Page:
A rendering of the planned changes to Silver Plaza in downtown Silver Spring. Credit: Photo courtesy of Downtown Silver Spring

Changes in downtown Silver Spring started with a pop of color.

Foulger-Pratt, a regional development firm, is modernizing some of its properties in the downtown area with a fresh coat of paint, said Bryant Foulger, the chairman of the company’s board of directors.

The bright new colors are part of a long-term plan to revitalize the firm’s 20-year-old development on Ellsworth Drive, a blend of shopping, dining, and public space that resident Cindy Post called the “heart of downtown Silver Spring.”

Foulger met with community members on Monday to answer questions and field concerns over the changes, which largely involve aesthetic improvements to the development’s outdoor areas.

The firm started with updates — including the new paint job — that didn’t require new easements or planning permits, he said. But over the next year and a half, Foulger-Pratt plans to make some significant changes, starting with the section of Ellsworth Drive that runs through the development.

“We want to update the project to make it more interesting, more exciting,” Foulger told a crowd at the Silver Spring Civic Center, just a few blocks from the planned changes. “We want to make it a space where people dwell.”


To that end, the company plans to close Ellsworth Drive to vehicle traffic and add artificial turf on top of the existing asphalt. The space — which Foulger described as a “linear park” — would be reimagined as a public recreation area with cornhole boards, ping-pong tables and outdoor seating for visitors.

“It brings color,” Foulger added. “It brings interest. We want to do fun things with the furniture.”

Several residents at the meeting expressed concern that the new addition would affect the farmers market held at the development on Saturdays. Foulger responded that the reimagined walkway would be designed to accommodate emergency vehicles, so farmers could still drive and set up their trucks on the artificial turf.


The biggest concerns were expressed after his announcement of substantial exterior changes to Silver Plaza, a public space on Ellsworth Drive with a public fountain and splash pad. “When we first built that splash pad, it was cutting-edge,” Foulger told the crowd. “Now, it needs an update.”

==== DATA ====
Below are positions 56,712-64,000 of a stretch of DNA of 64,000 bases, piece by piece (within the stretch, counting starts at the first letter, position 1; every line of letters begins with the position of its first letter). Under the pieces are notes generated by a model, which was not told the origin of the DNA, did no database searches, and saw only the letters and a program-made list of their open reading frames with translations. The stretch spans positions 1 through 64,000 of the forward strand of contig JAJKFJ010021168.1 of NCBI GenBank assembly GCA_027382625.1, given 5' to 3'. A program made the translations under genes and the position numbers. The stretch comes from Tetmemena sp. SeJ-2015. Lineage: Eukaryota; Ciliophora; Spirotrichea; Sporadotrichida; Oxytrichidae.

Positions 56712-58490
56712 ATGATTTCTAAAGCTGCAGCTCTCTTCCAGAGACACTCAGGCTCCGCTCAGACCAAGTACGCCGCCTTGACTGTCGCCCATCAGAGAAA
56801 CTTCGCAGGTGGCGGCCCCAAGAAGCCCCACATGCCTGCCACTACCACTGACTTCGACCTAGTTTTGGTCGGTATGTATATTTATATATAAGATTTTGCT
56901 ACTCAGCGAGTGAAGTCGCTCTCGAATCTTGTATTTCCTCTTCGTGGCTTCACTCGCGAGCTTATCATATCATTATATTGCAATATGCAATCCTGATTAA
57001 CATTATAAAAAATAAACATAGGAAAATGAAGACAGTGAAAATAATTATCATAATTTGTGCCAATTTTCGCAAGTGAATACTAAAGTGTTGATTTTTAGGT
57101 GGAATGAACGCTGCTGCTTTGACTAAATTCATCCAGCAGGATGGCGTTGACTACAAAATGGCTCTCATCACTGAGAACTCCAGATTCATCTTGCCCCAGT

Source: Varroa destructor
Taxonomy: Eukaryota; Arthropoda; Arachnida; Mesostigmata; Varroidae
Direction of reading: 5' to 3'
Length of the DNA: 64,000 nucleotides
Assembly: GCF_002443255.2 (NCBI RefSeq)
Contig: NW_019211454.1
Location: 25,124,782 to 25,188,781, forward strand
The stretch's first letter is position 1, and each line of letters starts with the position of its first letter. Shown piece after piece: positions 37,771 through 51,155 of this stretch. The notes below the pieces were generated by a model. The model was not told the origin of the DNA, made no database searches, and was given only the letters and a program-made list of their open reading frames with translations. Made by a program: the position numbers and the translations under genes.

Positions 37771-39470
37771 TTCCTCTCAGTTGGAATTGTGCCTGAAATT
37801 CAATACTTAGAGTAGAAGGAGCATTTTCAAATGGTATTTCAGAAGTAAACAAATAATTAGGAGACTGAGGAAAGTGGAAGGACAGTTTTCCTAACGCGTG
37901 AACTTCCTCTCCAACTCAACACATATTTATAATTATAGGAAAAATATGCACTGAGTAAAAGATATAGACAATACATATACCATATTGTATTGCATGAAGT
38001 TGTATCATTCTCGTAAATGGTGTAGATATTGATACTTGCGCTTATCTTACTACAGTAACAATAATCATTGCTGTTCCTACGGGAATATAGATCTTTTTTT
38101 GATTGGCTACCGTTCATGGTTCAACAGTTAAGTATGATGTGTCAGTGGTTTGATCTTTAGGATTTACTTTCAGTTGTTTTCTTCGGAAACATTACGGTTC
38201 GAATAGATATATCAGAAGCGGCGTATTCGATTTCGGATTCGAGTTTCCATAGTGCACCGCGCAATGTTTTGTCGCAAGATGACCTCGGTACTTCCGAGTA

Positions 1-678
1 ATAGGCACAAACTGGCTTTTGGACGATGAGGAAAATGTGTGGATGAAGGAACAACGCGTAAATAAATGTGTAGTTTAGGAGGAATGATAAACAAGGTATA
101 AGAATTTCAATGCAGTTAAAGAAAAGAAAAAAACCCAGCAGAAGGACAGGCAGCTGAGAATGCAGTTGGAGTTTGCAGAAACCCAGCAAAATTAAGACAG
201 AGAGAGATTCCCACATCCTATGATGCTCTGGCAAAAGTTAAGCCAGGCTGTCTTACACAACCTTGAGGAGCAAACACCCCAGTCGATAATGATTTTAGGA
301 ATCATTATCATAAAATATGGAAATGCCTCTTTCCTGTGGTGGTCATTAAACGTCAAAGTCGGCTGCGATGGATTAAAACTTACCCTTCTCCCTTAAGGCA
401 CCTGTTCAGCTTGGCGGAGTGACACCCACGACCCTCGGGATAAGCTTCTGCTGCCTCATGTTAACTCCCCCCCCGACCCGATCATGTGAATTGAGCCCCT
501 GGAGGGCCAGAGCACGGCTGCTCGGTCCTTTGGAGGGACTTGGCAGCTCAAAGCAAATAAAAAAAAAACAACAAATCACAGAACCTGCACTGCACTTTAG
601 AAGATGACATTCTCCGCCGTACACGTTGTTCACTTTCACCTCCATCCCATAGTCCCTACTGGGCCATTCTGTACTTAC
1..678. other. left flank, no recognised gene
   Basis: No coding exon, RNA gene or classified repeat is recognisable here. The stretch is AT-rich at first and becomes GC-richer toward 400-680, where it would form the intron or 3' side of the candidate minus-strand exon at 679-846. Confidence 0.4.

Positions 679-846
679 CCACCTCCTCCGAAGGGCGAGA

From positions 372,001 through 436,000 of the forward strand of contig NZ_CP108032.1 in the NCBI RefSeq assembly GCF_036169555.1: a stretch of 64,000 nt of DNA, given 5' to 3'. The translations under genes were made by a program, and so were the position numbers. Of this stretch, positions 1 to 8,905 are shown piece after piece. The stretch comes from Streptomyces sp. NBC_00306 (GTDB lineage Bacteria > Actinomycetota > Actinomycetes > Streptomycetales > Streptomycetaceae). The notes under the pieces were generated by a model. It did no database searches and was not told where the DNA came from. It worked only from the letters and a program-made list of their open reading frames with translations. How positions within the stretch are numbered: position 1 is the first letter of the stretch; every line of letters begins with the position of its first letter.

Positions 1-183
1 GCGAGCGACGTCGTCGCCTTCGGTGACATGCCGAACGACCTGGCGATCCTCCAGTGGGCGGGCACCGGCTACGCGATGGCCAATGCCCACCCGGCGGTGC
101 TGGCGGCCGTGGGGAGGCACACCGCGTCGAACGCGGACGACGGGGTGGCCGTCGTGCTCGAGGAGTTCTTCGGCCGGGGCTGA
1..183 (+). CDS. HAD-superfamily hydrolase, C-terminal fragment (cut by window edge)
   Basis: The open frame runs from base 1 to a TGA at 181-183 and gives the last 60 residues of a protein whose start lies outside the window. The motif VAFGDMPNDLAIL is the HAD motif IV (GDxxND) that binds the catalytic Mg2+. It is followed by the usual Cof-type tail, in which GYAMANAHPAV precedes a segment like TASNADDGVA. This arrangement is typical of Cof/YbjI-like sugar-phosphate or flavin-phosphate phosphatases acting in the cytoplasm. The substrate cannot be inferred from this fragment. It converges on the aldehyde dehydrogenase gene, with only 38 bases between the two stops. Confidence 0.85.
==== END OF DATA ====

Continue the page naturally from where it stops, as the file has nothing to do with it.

The firm plans to remove the splash pad and replace it with a smaller water feature that’s not intended as a play or recreation area, Foulger said. Architects, in their design, will streamline a large black staircase on the plaza that was designed as an ornamental feature, and they’ll move the plaza’s glass elevator tower indoors.

The changes are intended to open up the space and make it more welcoming for visitors, Foulger said. The company also plans to add wooden benches that can be fitted together to create a stage for public events.


Many residents were concerned that removing the splash pad would make the area less welcoming for children and families. The feature attracts a broad range of visitors who might not be able to afford a pool membership, Post said, and the community benefited from their engagement with the popular fountain.

“In terms of recreation resources, there aren’t really other splash pads nearby,” added Ariel Bierbaum, who attended the meeting with her 6-month-old-daughter, Agnes. “As a new parent, I know this is a popular place for a lot of families, and we don’t have a lot of control when it’s a private developer filling those gaps.”

Reemberto Rodriguez, the director of the Silver Spring Regional Center, said new aquatic resources would open in the city within three to five years. In 2017, the Montgomery County Planning Board approved a public-private plan to add a county aquatic center to the ground floor of Elizabeth Square, a housing complex that’s being redeveloped into a blend of affordable, senior, and market-rate apartments.


For Post and Bierbaum, the planned recreation center isn’t an exact replacement for the free splash pad. But Rodriguez said it’s still important to inform the community of planned changes and update existing downtown development.

“No urban space can stay stagnant,” he said. “If it does, it’s economically dead.”

Foulger-Pratt also plans to eliminate the decorative fountain at Gateway Plaza — an area protected by a historic easement — and replace it with a new public artwork. The development will gain more art with five large-scale murals planned for the exterior walls of the Regal Majestic movie theater on Ellsworth Drive.